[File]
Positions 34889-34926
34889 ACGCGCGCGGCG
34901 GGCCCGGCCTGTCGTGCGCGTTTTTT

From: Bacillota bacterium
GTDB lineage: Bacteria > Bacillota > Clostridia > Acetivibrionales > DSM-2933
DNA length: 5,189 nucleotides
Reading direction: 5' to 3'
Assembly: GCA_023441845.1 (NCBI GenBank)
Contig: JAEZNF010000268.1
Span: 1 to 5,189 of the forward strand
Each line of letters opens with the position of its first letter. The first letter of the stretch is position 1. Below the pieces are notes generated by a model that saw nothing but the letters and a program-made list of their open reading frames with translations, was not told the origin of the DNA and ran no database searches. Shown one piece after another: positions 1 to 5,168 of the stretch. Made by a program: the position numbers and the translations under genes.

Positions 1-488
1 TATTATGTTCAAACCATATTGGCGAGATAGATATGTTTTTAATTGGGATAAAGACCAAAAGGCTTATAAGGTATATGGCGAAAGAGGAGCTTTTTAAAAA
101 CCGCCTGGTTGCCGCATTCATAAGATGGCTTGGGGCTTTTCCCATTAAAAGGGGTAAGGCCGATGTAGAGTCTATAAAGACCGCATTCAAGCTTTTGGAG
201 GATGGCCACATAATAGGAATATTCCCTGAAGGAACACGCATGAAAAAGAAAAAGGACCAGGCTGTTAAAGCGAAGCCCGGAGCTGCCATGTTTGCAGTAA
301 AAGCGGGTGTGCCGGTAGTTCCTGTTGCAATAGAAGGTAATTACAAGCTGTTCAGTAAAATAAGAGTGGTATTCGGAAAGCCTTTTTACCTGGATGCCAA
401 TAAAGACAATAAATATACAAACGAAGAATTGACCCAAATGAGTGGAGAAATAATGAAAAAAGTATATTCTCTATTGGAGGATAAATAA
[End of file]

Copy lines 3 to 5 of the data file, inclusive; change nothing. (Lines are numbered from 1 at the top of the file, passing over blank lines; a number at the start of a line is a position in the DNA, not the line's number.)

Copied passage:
34901 GGCCCGGCCTGTCGTGCGCGTTTTTT

From: Bacillota bacterium
GTDB lineage: Bacteria > Bacillota > Clostridia > Acetivibrionales > DSM-2933